• TOPPING said:

    The Government's impending failure on this proposed amendment shows the continuing lack of buy-in in Parliament to the idea that Brexit is definitely happening. This should alarm Leavers.

    Set against that, there may well be an element of "watch the birdie". This isn't a particularly significant amendment and it may well give those wishing to rebel something harmless to rebel on. There are more substantial battles ahead.

    An easy get out would be to prevaricate, extend A50 right up until Lab wins the next election, at which point Brexit is reversed and we stay in. No one to blame and everyone to blame.

    That would be a worrying scenario if I were a Leaver.
    Labour would have to have a clear position on the EU for the campaign and that is as likely as Bill Cash and Anna Soubry having a unified position on Brexit
    He's assuming Labour's leadership are against Brexit.

    A bit silly, all things considered.
  • Who could have predicted this. Oh.

    Brussels does not believe it is possible to strike anything more than a limited Canadian-style free trade agreement with the UK, according to a leaked European Commission document.

    The internal discussion paper stated that Britain’s rejection of membership of the single market and the customs union meant that co-operation would have to be restricted.

    The paper, leaked to the Politico website, stated that “single market arrangements in certain areas” or the “evolution of our regulatory frameworks” could not be managed within EU law as it stood. It added that the UK would have to be satisfied with a “standard FTA (free trade agreement)”.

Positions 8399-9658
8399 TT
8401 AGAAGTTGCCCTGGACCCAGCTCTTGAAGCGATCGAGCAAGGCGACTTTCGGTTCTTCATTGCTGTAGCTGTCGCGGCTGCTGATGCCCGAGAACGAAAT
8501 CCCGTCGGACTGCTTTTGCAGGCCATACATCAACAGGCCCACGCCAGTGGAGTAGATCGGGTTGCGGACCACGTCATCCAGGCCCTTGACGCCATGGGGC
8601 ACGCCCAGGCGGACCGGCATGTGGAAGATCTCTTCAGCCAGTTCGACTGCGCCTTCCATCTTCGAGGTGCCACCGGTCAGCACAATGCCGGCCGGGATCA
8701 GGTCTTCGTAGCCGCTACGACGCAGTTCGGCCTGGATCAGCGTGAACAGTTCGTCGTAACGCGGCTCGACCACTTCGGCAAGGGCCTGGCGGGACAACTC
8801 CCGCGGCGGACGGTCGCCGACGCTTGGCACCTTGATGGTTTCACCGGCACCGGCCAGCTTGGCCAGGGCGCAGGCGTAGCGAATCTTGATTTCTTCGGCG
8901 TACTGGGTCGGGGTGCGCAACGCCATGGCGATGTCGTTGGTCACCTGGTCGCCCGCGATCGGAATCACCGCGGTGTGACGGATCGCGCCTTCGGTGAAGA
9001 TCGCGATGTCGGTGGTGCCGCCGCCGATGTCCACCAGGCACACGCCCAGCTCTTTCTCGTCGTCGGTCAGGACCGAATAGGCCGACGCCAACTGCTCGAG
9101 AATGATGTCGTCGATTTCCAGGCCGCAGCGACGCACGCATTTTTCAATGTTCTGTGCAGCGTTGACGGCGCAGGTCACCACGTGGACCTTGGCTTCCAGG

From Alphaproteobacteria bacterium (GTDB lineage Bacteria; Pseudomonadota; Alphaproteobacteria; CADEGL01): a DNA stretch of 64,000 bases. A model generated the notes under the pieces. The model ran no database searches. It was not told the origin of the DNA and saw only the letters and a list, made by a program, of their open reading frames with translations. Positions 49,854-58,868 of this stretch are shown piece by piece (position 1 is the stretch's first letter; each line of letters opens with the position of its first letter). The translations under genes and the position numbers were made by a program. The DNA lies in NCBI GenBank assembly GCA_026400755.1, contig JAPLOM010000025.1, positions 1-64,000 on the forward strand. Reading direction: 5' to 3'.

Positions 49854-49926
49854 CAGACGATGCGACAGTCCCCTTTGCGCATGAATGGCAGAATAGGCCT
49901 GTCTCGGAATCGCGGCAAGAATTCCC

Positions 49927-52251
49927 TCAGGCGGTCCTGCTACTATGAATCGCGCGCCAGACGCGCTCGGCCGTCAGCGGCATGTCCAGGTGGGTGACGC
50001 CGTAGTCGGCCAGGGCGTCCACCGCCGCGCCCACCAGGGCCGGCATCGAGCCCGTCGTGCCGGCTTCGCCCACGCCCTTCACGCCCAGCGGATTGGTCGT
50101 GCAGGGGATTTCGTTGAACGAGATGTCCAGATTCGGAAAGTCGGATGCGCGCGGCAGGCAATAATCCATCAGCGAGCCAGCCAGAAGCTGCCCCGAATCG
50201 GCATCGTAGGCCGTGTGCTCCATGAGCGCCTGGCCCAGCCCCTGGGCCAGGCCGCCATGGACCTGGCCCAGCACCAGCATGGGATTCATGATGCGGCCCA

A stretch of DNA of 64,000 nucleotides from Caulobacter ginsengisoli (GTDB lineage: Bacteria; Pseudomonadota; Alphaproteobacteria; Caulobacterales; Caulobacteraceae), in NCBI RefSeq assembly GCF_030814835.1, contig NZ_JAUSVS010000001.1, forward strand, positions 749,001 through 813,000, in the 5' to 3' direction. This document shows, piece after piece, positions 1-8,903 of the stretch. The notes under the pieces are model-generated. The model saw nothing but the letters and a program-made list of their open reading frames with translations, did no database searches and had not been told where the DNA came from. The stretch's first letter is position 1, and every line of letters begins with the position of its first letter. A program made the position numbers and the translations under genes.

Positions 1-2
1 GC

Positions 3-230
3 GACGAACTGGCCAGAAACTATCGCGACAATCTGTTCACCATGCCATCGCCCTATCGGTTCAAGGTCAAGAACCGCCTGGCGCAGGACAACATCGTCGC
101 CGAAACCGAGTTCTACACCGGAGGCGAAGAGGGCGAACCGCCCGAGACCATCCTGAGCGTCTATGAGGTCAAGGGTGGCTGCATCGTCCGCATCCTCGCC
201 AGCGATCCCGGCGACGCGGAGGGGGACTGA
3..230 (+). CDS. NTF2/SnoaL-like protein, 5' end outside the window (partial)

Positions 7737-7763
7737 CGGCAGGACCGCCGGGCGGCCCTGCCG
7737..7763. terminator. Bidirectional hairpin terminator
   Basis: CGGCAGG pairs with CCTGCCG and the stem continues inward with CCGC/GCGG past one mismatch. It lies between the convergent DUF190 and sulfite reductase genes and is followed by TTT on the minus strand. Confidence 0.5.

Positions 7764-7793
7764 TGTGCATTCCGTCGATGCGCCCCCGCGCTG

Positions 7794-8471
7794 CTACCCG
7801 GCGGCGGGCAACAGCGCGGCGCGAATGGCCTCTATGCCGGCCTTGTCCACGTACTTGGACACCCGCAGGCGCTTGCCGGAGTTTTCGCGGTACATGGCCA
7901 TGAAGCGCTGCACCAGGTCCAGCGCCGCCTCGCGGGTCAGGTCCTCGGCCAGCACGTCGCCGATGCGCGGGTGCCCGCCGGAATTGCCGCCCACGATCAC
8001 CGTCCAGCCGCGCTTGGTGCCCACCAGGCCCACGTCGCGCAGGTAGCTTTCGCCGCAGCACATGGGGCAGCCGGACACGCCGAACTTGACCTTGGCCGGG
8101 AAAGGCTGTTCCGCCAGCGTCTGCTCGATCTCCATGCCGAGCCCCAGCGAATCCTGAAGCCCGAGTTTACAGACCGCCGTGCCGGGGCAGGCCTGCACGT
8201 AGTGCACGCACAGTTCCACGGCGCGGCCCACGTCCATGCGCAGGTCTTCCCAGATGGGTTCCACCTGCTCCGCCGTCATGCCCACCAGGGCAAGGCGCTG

The document stated that Britain’s insistence on “regulatory autonomy” and its intention to remove itself from the jurisdiction of the European Court of Justice would make it “not compatible” as a partner.

    Such a model would provide “no direct branching in sectors like financial services”. The documents added that there were only “limited EU commitments to allow cross-border provision of services”.

    https://www.thetimes.co.uk/article/standard-trade-deal-is-as-good-as-youll-get-brussels-tells-brexit-bound-uk-wqqhbtjdz

    The UK gets to decide whether it wants a Canada or Norway style relationship. The EU27 will decide the rest.

  • Meanwhile, Ken Clarke has said the UK remaining in the single market and customs union is vital for peace and stability in Northern Ireland.

    "The border problem in Northern Ireland, the supreme importance of keeping the settlement in place, retaining peace in Northern Ireland is probably the single biggest, most important reason why it would be preferable for the United Kingdom as a whole to stay in the single market and the customs union," he said.

    "If the Brexiteers, these right-wing nationalists, won't allow us to do that then the best solution after that, I agree with the taoiseach actually, is to have a border down the Irish Sea.


    http://www.bbc.com/news/uk-northern-ireland-42019697

    Ken wanting the Bowler Hats to pull the plug and bring down the government?

    I guess he would prefer to see a Labour Brexit than a Kipper-lite Brexit.
  • Scott_PScott_P Posts: 51,453

    that is as likely as Bill Cash and Anna Soubry having a unified position on Brexit

    They do have a unified position on Brexit